Instrumental Quarter comes roaring straight outta Saluzzo, Italy, offering an eclectic album of (wait for it) instrumental tracks that fit somewhere between the mellow chordal jazz of Bill Frisell and the minimalism of Mono or Sigur Ros. Post-rock without the bombast. These four guys have done their homework, creating a cinematic atmosphere that sounds straight out of North America’s minimalist hotbeds. (Not coincidentally, the CD includes four videos the band has created for live performances.)
There are distinct patterns of change on Traffic Jam, an almost seasonal difference on each of the disc’s halves. The album’s beginning features a dedicated languidness, with the shimmering Frisell tones of “Walking to the 5th” and the incongruously titled “Lost on My Desk,” an orderly acoustic guitar contemplation backed by a distant violin and wispy cymbals. The album’s first half is an exploration of similar themes, with little harmonic or dynamic variation. It is easy listening, with a spaciousness evoking fog around a mountain range.
Things loosen up considerably by “B&W Movie Set,” as Gabriele Grosso’s two-note bass line mopes behind guitarist Paride Lanciani’s first foray away from textual chords into riffs and behind Luca Bleu’s drums, which appear in spacey looming splashes and rolls. Out of nowhere, the band launches into a heavy staccato measure, only to return just as quickly to the serene cosmos from whence it came. This single moment signals the shift in intensity over the album’s remaining five tracks; Lanciani increasingly shelves the acoustic guitar in favor of repeated electric lines found in contemporary post-rock. On “Illinois Breakfast II,” tranquil instrumental passages are interrupted by staccato breaks, then return to the mellow acoustic overdubbed finger picking and Davide Areondo’s leisurely violin bowing that marked the album’s entire first half. Dissonance becomes a fifth band member during the second half, an intriguing stylistic maneuver seemingly intended to prove the band makes more than effortlessly approachable easy-listening music.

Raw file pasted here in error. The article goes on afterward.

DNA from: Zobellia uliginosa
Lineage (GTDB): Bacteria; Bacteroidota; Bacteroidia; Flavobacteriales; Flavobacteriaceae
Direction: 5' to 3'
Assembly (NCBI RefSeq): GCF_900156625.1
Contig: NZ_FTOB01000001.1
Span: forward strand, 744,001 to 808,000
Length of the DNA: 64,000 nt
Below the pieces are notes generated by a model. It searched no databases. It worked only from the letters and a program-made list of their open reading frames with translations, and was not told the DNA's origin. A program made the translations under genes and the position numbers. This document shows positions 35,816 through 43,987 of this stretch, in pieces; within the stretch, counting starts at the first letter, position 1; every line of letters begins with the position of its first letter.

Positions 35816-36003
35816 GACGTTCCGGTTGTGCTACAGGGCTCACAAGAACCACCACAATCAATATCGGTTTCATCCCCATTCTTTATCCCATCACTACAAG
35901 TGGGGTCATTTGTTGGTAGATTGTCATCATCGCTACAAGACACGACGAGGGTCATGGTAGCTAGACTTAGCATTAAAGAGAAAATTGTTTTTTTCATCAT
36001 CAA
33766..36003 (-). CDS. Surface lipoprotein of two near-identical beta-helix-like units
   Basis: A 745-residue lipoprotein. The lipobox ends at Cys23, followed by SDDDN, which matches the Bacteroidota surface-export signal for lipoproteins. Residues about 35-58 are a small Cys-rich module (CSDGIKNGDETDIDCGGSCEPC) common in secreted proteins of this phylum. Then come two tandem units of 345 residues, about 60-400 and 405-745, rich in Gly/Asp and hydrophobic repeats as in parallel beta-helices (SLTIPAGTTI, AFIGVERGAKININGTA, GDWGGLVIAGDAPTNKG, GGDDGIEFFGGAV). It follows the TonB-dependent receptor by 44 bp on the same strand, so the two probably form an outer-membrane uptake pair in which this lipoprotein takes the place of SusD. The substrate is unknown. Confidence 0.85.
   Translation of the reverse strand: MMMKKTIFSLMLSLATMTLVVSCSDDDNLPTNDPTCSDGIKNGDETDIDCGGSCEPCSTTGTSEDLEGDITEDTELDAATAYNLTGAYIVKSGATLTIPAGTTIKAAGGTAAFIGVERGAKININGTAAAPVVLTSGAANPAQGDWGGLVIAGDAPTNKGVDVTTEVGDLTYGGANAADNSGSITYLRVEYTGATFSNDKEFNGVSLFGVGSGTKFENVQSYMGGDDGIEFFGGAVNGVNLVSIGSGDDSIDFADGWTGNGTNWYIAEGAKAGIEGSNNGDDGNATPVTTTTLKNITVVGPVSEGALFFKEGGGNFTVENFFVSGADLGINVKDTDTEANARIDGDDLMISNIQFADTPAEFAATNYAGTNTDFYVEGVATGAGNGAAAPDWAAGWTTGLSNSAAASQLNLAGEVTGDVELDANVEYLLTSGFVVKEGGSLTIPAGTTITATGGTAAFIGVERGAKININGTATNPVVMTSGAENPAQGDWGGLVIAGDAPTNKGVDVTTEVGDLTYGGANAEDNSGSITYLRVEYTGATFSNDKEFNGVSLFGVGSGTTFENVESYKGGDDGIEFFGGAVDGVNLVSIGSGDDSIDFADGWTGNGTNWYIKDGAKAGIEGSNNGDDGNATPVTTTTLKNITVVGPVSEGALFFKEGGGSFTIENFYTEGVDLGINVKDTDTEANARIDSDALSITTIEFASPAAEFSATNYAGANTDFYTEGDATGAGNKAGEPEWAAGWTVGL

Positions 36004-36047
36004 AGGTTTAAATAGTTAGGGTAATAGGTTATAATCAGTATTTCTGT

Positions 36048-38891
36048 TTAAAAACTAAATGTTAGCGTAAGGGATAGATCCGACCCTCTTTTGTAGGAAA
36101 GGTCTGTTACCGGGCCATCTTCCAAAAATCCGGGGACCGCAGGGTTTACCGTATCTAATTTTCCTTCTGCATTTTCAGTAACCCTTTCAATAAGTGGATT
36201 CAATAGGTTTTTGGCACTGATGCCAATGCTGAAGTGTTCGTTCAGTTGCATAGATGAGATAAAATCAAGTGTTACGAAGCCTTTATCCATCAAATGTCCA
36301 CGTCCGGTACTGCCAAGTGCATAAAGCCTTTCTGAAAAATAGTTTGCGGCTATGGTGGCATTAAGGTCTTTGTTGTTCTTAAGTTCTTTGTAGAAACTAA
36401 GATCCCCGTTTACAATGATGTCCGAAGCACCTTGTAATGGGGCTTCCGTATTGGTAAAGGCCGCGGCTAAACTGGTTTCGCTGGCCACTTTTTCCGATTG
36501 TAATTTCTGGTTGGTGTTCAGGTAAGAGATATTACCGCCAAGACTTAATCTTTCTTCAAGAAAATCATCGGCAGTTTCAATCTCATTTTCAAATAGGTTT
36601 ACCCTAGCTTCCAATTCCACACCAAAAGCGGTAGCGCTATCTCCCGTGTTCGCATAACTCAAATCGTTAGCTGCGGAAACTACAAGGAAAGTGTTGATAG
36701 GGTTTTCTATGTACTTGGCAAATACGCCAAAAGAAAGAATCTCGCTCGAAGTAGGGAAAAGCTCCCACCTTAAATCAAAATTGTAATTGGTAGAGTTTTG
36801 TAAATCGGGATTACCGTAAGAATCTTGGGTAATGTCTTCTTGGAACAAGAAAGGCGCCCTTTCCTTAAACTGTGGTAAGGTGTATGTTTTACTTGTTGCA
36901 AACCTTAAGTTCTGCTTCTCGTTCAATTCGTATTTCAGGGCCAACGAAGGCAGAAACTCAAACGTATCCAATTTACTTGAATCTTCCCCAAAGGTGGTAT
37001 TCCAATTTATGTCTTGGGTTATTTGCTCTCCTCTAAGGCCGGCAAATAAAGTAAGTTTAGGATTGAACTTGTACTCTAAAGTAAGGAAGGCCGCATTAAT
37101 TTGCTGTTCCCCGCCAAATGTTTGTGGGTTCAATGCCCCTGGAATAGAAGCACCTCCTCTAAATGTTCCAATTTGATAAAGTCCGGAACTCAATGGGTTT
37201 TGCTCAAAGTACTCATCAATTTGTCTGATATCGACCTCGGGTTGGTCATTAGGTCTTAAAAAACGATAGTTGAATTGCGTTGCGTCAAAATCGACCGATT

Traffic Jam is introspective music, to be sure, a disc of intelligent background tunes that can jump up with surprising passages before the listener totally zones out. There’s a lot of emotion at work here, but the sentiment is complex, not readily identifiable. It’s a worthy soundtrack for a sunset drive with someone you can share comfortable silence with.
“Lost on My Desk” MP3